In Odisha, the Khanda-puja or Astra-puja is carried out from Saptami to Dashami. This tradition was started by King Surath of Mahameghavahana/Chhedi dynasty of Utkalinga (Odisha), in 300 BC. The Chhedi dynasty is also called the Cheti or Chaitra dynasty.
After King Surath, this tradition was popularized with great fanfare by the great Khandayat emperor Aira Kharavela, who was born in the same Mahameghavahana/Chhedi dynasty. He was called JimutaVahana/MeghaVahana (Jimut or Megha means cloud) for this reason.
Kharavela had conquered a vast region of India and drove away the Greek invader Dimitrius from Mathura, who had attacked India. After Kharavela and his descendants, the kings of the Somvanshi Gajapati dynasty carried on this tradition from the 4th century onwards.
Apart from being Shaivate and Vaishnavite, the Somvanshi rulers were Shakti Upashak too. Somvanshi kings used to worship in front of the shrine of Maa Stambeswari. The Somvanshi kings had conquered many parts of India.
After the Somvanshi kings, Khandayat Emperor Rout Anantavarman Chodaganga Deva of the Eastern Ganga dynasty took over the rule of Odisha in the 11th century. He was a great follower of Shakta tradition along with Shaivaism and Vaishnavism.
Under the guidance of his tantrik Guru Nitei Dhobini, Anantavarman Chodaganga revived the Shakti Upasana tradition in Kalinga and started the practice of Gosani Yatra in Puri, which is associated with Maa Durga/Devi Vimala of Jagannath Dham Puri.
His capital was Cuttack & Jajpur was its entrance. Durga Puja is the 3rd most popular cultural & religious festival in Odisha due to its long root since 300 BC. Durga Puja of Cuttack has some unique historical aspects due to its direct association with history of Anantavarman.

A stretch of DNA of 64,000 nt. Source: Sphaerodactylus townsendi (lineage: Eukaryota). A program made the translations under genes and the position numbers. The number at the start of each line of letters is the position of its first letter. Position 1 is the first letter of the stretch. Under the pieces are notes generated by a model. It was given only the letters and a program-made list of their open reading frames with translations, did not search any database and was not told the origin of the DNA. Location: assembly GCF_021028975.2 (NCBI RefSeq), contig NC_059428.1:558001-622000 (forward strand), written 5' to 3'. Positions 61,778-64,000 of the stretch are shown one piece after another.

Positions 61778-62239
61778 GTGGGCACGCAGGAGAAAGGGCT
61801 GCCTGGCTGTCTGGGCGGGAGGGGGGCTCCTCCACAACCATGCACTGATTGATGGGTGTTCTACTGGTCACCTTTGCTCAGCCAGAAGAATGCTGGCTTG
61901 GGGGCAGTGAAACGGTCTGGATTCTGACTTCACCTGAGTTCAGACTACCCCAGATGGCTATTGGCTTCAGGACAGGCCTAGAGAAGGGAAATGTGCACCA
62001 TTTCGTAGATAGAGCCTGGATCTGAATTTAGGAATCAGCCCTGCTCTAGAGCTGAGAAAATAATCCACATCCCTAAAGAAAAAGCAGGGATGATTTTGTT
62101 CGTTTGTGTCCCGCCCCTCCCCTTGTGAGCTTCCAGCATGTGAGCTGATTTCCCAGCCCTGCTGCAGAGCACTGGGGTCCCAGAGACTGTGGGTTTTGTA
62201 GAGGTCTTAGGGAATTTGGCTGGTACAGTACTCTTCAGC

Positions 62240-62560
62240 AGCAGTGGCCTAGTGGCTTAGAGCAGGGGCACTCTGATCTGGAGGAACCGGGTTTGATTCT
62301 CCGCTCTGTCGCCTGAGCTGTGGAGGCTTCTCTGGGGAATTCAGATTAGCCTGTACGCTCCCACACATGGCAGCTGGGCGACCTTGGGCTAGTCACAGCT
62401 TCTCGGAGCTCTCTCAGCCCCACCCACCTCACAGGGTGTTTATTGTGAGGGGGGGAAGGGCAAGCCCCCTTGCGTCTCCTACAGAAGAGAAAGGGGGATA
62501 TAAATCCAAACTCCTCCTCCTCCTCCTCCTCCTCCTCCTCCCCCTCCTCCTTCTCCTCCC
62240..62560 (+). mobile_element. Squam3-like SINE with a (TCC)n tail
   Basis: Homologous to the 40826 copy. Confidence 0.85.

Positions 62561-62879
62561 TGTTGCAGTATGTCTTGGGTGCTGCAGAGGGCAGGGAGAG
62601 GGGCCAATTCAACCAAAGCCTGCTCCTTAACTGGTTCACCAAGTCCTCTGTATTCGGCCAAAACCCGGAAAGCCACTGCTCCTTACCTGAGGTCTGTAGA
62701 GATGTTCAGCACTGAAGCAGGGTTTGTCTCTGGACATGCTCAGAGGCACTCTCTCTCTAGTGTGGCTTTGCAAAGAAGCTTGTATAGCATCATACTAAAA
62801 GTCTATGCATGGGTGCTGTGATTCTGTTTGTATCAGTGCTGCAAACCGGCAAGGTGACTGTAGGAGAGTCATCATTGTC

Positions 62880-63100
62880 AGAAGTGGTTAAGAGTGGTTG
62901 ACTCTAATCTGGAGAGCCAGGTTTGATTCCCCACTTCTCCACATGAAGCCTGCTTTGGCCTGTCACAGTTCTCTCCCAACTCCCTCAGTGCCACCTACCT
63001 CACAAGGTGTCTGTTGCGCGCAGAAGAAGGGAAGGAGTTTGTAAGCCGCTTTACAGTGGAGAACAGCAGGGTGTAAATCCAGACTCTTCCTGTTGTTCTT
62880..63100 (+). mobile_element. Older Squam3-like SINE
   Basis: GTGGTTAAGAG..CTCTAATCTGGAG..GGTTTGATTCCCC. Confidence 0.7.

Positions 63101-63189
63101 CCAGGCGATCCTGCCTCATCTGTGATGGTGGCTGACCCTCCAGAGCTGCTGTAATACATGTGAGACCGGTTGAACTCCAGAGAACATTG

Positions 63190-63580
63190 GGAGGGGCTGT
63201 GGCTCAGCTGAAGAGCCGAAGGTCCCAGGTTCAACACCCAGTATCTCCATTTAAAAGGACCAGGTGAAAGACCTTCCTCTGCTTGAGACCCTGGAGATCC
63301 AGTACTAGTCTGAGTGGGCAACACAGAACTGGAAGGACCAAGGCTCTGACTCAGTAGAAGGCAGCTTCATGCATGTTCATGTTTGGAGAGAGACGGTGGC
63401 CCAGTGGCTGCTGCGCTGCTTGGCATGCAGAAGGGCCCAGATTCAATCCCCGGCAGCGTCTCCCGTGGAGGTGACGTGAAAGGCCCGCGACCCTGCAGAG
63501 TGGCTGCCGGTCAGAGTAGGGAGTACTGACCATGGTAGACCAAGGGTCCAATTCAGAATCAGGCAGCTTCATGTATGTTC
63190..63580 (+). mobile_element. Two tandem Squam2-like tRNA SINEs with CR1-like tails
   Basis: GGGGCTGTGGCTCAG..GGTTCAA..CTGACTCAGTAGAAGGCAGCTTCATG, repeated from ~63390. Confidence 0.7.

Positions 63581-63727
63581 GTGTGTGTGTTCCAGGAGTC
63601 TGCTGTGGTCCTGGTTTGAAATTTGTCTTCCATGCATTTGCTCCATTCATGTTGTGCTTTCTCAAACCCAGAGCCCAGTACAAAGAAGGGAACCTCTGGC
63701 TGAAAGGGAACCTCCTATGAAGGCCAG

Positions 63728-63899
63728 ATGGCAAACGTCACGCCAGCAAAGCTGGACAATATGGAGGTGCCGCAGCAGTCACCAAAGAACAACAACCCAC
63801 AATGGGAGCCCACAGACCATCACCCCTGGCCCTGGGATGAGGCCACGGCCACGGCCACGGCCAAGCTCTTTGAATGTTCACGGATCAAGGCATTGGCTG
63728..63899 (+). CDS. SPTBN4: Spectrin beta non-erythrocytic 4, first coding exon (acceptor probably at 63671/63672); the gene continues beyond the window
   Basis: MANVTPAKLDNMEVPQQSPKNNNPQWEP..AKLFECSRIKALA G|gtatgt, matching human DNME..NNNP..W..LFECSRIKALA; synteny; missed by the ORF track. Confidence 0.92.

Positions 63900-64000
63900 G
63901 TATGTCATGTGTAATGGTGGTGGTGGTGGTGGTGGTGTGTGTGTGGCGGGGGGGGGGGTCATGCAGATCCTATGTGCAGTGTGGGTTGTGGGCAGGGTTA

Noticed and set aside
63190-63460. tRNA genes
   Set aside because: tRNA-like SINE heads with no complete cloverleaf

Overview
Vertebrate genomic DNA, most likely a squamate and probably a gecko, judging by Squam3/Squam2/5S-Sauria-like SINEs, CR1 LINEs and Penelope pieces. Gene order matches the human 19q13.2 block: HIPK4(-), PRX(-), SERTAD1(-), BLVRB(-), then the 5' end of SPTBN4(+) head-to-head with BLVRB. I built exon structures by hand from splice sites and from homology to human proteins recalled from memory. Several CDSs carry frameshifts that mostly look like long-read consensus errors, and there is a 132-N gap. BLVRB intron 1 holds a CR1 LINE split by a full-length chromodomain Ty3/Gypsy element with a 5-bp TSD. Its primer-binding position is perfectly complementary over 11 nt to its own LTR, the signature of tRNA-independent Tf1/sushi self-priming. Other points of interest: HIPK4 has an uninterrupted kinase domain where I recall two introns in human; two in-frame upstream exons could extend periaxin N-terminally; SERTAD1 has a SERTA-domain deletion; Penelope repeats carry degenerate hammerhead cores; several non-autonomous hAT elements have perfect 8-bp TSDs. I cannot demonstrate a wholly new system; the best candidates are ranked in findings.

In Kalinga(Ancient Odisha), Vijaya Dashami was also celebrated as army day. There is a history behind it. Half a century after the death of Anantavarman Chodaganga, Kalinga had to stay strong against an Islamic invasion. The Kalinga army led by Anangabhima Deva III faced the invaders.
Anantavarman’s descendant Anangabhima Deva III, who took the title of Durgaputra, defeated the Turkic invaders easily. After his victory, he paid special tribute to Maa Durga on Vijaya Dashami and from that day onwards, Vijaya Dashami was celebrated as army day in his dynasty.
Like his father Anangabhima Deva, Langula Narasimha Deva also took the title of Durgaputra, Rudraputra (inscribed in Kapilasa) and took the fight against the Turkic invaders to their own region- the Bengal under the Sultanate.
To commemorate his successful campaigns against the foreign invaders, Langula Narasimha Deva built the massive Konark temple, which according to many scholars, was commissioned on Vijaya Dashami.
Kalinga had a feudal structure since ancient times. As such, each Khandayat chief or vassal used to live in a fort dedicated for his clan. Inside the fort, there was a Devi temple in the prominent place dedicated to the clan Deity of Khandayat Chief.
In the month of Ashwin, the Chief used to examine the quality of weapon, men & strategies on the occasion of Dashahara. Apart from religious and spiritual importance, the Durga Puja in Odisha has historical importance too.
After rebuilding the Jagannatha temple, Anantavarman Chodaganga started the tradition of recording down all historical events as chronicle. According to the tradition, Chodaganga created 24 families of Karanas to preserve the temple records.
Of these, five Karana families were entrusted with the year-to-year writing and preservation of the Madala Panji, the chronicles that contains all the historical events of Kalinga.
These five Karana families were: •Panjia Karan—preserves the Madala Panji. •Tadau Karan—writes the Madala Panji. •Deula Karan—enforces the Madala. •Kotha Karan—the main compiler. •Baithi Karan – assistant
The Karanas used to record down all the historical events in their respective copies, and on the day of Bijaya-Dashami (Vijaya-Dashami) these events were finally recorded in the Madala Panji, on annual basis.